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How To Create A Winning Poster in InDesign

As we see the circulation of printed promotional materials slowly takes a backseat to make way for their digital counterparts, it's easy to treat a simple poster design as something irrelevant—the product of a time-consuming project that produces zero results. But that's where you're making a big mistake.

Sometimes even the best projects don’t reach the expected success they are hyped with, so it's better to design posters that can give justice to their selling potential. Posters remain to be an undisputed powerful marketing tool for movies, sports events, concerts, business and cause campaigns the world over. They're plastered at every corner of the street, in shopping malls, cinemas and all over your bedroom wall. But the best posters don't just draw history—they define it.

Although your goal isn't to create a poster that warrants a place in the history books, it shouldn't be any less compelling. Read on to know more.

1. Identify the Theme

A great and creative poster design tells a story but not all of it. Tease your audience with the theme. Movie posters are great examples of this since they always have to be consistent with the plot or story and fully serve as its visual representation. Your design should have enough relevance for the target audience to connect with.

2. Make It Readable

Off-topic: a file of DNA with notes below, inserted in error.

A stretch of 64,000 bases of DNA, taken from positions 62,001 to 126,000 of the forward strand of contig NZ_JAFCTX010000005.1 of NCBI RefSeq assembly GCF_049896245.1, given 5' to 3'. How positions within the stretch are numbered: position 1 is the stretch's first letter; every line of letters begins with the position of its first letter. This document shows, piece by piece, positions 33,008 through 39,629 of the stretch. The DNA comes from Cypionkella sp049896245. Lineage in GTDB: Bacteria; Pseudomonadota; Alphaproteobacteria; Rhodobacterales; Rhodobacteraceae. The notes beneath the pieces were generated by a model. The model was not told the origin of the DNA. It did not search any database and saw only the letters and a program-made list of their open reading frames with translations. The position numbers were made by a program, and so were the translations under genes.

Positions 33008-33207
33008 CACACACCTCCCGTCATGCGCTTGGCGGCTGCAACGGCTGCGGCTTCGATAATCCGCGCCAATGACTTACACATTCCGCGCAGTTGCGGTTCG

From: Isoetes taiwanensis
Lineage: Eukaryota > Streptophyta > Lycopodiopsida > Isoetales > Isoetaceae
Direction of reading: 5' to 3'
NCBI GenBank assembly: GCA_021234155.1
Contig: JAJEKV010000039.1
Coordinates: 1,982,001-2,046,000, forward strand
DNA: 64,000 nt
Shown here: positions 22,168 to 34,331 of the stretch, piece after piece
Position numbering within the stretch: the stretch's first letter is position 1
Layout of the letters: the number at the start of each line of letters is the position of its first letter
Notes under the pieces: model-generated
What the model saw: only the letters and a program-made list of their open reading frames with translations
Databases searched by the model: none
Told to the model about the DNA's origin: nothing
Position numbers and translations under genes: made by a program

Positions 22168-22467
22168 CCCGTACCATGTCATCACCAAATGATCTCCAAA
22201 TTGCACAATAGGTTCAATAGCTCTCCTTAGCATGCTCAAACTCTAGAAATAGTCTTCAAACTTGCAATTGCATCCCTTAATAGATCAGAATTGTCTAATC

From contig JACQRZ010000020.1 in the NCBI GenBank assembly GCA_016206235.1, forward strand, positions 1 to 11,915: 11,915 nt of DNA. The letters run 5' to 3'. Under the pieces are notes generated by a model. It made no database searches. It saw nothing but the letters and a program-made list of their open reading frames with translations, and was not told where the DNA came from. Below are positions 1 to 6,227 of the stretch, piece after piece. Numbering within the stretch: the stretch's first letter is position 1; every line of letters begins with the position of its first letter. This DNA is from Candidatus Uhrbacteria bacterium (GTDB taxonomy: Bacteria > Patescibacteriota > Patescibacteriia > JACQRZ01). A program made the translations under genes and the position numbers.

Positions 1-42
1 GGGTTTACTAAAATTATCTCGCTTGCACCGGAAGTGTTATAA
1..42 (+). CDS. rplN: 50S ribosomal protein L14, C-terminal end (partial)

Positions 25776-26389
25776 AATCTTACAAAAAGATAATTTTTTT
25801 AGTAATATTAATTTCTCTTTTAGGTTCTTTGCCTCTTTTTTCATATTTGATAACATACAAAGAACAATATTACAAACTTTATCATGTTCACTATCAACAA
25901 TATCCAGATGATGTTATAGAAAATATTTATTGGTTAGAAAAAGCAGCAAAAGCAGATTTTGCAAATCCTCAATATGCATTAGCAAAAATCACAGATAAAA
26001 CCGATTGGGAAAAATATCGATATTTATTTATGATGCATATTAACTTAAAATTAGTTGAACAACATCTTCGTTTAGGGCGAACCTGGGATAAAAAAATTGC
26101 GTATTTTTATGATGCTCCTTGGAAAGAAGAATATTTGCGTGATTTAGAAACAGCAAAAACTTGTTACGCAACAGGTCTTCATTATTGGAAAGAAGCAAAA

Your business poster is the key to the success or failure of your company or event's advertisement. Therefore, your goal should be to draw attention to the most important information in the poster. Typography is key. Write a headline that would hook your audience into the poster, enough for them to check and remember it. Set your font in a readable type, otherwise, you'll be waiting for a second-glance that your audience may not be willing to give.

3. Show, Don't Tell

An article in xerox.co.uk lists Jules Chéret's 1890 Moulin Rouge poster as one of the most iconic posters in history, at the height of the four-color lithographic print process. The poster was colorful, suggestive of the cabaret atmosphere it wanted to sell, but it sure took remarkable craftsmanship. You don't need to bring all the elements you know of together in one poster design. You just have to make the medium the message.

4. Experiment With Color

You may know all the cutting edge techniques and may have experience in the different design print processes but you just don't stop there, if you want a winning poster. Experiment with different color palettes and use the freedom that comes with designing a poster to the extent of your creativity. Don't be afraid to go from modern and bold to minimal and simple then back again, until you find what fits best for your design.

5. Create a Poster Campaign

Successful posters have to be seen multiple times to make sure people don't forget them. Your poster shouldn't be any different. Even if your layout is in standard poster size and the design is worthy of vintage or any other provocative art styles, it's still better to get versions for mass distribution across multiple marketing or advertising channels. To achieve the desired impact for your poster campaign, it's best to design for Adobe InDesign and other flexible graphic design formats.

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